* Evacuation of financial hub is biggest in post-war Germany
* Police will use force if necessary to ensure evacuation
* Fire official underscores bomb's destructive power (Recasts, adds details, updates reporting credit)
FRANKFURT, Sept 1 (Reuters) - Frankfurt city officials have warned that Germany's financial capital could grind to a halt on Monday if residents don't heed orders to vacate their homes to allow the defusing of a massive World War Two bomb.
On Sunday, the city will evacuate some 60,000 people in the nation's biggest such manoeuvre since the war while officials disarm the British bomb discovered on a building site this week in Frankfurt's leafy Westend, where many wealthy bankers live.
Fire and police chiefs, at a hastily called press conference on Friday, said they would use force and incarceration if necessary to clear the area of residents.
An uncontrolled explosion of the bomb would be big enough to flatten a city block, Frankfurt fire chief Reinhard Ries told reporters.
"This bomb has more than 1.4 tonnes of explosives," he said. "It's not just fragments that are the problem, but also the pressure that it creates that would dismantle all the buildings in a 100-metre (yard) radius.".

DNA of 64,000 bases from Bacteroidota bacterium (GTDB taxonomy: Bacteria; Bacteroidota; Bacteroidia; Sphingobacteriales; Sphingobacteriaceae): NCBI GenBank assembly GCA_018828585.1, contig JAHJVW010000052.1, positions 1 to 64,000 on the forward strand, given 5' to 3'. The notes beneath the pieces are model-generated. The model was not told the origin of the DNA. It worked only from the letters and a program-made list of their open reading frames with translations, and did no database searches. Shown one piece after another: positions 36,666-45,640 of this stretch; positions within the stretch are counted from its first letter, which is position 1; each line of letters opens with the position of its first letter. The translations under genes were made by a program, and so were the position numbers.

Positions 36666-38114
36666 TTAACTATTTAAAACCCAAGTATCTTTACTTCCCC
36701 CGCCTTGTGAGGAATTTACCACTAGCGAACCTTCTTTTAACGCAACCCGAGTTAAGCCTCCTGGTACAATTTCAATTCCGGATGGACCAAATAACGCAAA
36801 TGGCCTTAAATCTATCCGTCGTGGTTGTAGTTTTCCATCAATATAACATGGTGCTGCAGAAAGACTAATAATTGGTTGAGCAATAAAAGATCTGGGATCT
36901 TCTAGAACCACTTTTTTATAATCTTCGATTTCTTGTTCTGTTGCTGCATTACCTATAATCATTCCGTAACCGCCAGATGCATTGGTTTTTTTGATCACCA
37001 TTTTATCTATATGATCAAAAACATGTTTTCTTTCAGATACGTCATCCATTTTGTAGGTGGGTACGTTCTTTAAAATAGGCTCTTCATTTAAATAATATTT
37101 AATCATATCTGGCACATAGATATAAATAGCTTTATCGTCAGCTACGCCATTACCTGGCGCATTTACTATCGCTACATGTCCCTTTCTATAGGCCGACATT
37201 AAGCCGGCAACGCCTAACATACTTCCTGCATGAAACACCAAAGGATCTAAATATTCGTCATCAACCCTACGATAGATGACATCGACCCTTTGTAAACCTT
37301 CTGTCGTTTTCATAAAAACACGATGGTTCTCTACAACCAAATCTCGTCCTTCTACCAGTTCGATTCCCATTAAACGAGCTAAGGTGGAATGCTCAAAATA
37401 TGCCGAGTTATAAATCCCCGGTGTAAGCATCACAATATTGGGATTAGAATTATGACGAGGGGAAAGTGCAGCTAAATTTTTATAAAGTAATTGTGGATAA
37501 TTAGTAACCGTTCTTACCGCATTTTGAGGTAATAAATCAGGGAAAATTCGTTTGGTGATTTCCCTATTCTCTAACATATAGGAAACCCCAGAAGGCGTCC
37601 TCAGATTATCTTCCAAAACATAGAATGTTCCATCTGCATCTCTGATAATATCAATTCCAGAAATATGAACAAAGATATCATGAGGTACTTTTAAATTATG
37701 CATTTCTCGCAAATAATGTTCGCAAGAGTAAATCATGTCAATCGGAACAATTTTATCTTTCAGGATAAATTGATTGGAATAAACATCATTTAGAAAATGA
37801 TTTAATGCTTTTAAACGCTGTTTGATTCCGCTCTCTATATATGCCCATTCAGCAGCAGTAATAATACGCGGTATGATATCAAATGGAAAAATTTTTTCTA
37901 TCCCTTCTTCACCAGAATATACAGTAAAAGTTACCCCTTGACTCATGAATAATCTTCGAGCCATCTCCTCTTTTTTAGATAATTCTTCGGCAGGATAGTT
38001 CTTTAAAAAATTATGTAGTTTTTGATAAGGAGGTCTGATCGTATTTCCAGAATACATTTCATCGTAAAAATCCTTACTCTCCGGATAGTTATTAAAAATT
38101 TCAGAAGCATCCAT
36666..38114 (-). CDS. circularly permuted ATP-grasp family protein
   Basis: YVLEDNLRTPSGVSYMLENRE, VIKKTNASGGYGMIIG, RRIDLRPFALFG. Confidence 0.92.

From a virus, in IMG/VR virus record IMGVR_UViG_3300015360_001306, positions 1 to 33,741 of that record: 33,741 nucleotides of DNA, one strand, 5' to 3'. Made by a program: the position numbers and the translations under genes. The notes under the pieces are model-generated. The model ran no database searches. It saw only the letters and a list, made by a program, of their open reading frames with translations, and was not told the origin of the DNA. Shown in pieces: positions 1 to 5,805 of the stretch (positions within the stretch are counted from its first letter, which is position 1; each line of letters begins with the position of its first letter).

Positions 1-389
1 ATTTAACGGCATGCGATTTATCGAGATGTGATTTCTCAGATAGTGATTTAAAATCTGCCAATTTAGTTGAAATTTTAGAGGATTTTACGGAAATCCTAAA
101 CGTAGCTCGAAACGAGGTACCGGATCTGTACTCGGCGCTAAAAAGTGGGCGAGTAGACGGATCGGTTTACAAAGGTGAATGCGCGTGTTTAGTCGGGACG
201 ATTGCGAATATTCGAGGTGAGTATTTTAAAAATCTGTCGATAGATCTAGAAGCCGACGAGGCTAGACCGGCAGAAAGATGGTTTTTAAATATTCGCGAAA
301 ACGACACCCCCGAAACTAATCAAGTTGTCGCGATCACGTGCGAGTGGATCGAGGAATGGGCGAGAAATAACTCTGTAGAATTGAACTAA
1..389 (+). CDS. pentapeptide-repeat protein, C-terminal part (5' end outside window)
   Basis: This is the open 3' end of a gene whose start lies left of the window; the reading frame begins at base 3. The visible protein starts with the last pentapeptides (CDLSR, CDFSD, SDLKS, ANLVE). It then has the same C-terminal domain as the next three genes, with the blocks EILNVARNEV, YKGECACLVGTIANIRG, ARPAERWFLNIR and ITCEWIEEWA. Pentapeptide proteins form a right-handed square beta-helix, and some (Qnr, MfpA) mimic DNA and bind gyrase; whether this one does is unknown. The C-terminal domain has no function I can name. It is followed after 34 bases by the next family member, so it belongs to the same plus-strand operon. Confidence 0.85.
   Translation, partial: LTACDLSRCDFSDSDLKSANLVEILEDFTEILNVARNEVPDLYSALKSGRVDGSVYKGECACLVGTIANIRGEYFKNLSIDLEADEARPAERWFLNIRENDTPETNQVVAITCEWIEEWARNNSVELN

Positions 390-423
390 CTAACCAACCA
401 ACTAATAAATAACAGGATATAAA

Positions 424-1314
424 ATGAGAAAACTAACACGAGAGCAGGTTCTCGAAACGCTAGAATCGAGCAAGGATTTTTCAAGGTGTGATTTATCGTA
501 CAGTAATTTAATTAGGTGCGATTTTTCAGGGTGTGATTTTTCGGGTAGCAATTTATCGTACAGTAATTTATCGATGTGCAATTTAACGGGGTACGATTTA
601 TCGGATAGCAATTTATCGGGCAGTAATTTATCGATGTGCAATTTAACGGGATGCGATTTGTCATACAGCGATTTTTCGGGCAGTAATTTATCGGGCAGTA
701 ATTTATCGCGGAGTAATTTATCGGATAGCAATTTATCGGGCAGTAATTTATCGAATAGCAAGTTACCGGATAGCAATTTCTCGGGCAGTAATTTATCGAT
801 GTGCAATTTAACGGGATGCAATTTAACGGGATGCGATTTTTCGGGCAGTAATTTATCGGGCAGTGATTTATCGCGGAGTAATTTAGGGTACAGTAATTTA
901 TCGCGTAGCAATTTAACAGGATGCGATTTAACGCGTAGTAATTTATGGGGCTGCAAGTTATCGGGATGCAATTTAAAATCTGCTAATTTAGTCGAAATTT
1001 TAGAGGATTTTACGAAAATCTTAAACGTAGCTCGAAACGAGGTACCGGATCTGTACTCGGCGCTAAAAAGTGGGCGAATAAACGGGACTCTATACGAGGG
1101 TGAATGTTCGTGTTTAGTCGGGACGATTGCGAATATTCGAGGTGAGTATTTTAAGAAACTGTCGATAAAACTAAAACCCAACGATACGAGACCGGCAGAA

The HC 4000 bomb is assumed to have been dropped by Britain's Royal Air Force during the 1939-45 war. Such finds are not unusual, but rarely are the unexploded bombs so large and in such a sensitive position.
The compulsory evacuation radius of 1.5 km (roughly a mile) around the bomb includes police headquarters, two hospitals, transport systems and Germany's central bank storing $70 billion in gold reserves.
Officials on Friday called on Frankfurt's residents to clear the area by 8 a.m. on Sunday and warned the effort could take at least 12 hours.
Police said they couldn't begin defusing the bomb until they were sure everyone had left the area. They would ring every doorbell and use heat-sensing technology from overhead helicopters to help them identify stragglers, they said.
Roads and transport systems, including the parts of the underground, will be closed during the work and for at least two hours after the bomb is defused, to allow patients to be transported back to hospitals without traffic.
Air traffic from Frankfurt airport could also be affected if there is an easterly wind on Sunday, air traffic control told Reuters on Friday. Also, small private planes, helicopters and drones will be banned from the evacuation zone, they said.
Frankfurters can spend the day at shelters set up at the trade fair and the Jahrhunderthalle convention centre, police have said.
In addition, most museums are offering Frankfurt residents free entry on Sunday, and a few of them will open their doors earlier in the morning than usual, the city said on its website. (Reporting by Tom Sims and Maria Sheahan; Editing by Toby Chopra)